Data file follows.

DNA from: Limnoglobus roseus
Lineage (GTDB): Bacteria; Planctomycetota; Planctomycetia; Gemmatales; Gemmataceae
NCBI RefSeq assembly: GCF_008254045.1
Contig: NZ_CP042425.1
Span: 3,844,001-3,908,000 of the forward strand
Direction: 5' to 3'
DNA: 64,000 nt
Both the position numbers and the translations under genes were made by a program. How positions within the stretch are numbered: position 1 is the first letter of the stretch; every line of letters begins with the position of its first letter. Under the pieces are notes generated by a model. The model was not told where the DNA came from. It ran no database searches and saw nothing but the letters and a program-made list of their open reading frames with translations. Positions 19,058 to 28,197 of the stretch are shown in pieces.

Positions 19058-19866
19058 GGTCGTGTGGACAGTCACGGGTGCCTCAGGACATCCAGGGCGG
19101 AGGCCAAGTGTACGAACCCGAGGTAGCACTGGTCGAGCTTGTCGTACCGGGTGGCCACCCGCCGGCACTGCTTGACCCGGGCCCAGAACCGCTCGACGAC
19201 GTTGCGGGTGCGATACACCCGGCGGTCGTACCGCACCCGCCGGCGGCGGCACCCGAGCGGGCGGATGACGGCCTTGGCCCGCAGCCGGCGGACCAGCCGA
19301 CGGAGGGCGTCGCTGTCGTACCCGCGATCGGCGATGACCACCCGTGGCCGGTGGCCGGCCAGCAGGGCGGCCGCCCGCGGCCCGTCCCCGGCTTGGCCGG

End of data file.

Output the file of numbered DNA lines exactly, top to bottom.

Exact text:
DNA from: Limnoglobus roseus
Lineage (GTDB): Bacteria; Planctomycetota; Planctomycetia; Gemmatales; Gemmataceae
NCBI RefSeq assembly: GCF_008254045.1
Contig: NZ_CP042425.1
Span: 3,844,001-3,908,000 of the forward strand
Direction: 5' to 3'
DNA: 64,000 nt
Both the position numbers and the translations under genes were made by a program. How positions within the stretch are numbered: position 1 is the first letter of the stretch; every line of letters begins with the position of its first letter. Under the pieces are notes generated by a model. The model was not told where the DNA came from. It ran no database searches and saw nothing but the letters and a program-made list of their open reading frames with translations. Positions 19,058 to 28,197 of the stretch are shown in pieces.

Positions 19058-19866
19058 GGTCGTGTGGACAGTCACGGGTGCCTCAGGACATCCAGGGCGG
19101 AGGCCAAGTGTACGAACCCGAGGTAGCACTGGTCGAGCTTGTCGTACCGGGTGGCCACCCGCCGGCACTGCTTGACCCGGGCCCAGAACCGCTCGACGAC
19201 GTTGCGGGTGCGATACACCCGGCGGTCGTACCGCACCCGCCGGCGGCGGCACCCGAGCGGGCGGATGACGGCCTTGGCCCGCAGCCGGCGGACCAGCCGA
19301 CGGAGGGCGTCGCTGTCGTACCCGCGATCGGCGATGACCACCCGTGGCCGGTGGCCGGCCAGCAGGGCGGCCGCCCGCGGCCCGTCCCCGGCTTGGCCGG